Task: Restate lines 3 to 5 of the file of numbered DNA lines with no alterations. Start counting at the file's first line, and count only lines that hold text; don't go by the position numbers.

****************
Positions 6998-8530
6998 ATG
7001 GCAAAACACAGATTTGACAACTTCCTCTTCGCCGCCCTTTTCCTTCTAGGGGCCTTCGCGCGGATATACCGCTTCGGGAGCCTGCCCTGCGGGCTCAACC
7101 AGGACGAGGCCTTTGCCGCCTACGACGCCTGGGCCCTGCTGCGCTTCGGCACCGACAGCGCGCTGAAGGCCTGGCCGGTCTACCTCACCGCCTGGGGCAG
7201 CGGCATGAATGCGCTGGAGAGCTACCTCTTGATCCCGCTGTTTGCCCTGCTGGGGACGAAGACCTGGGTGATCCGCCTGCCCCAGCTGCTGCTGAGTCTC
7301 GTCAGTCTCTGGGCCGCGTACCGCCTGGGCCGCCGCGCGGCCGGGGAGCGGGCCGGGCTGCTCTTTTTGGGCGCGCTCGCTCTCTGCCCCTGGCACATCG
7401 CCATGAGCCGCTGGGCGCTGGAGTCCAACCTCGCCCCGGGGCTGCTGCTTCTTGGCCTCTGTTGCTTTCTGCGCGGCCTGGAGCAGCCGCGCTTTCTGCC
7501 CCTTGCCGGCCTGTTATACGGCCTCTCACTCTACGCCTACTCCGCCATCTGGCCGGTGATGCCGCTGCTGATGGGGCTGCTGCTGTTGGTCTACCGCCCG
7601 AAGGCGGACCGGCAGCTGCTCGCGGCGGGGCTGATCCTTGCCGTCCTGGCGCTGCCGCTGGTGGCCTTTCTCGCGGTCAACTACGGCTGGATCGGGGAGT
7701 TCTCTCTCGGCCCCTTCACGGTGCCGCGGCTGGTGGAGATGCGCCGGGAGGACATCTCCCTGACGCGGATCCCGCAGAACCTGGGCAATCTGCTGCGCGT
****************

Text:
7001 GCAAAACACAGATTTGACAACTTCCTCTTCGCCGCCCTTTTCCTTCTAGGGGCCTTCGCGCGGATATACCGCTTCGGGAGCCTGCCCTGCGGGCTCAACC
7101 AGGACGAGGCCTTTGCCGCCTACGACGCCTGGGCCCTGCTGCGCTTCGGCACCGACAGCGCGCTGAAGGCCTGGCCGGTCTACCTCACCGCCTGGGGCAG
7201 CGGCATGAATGCGCTGGAGAGCTACCTCTTGATCCCGCTGTTTGCCCTGCTGGGGACGAAGACCTGGGTGATCCGCCTGCCCCAGCTGCTGCTGAGTCTC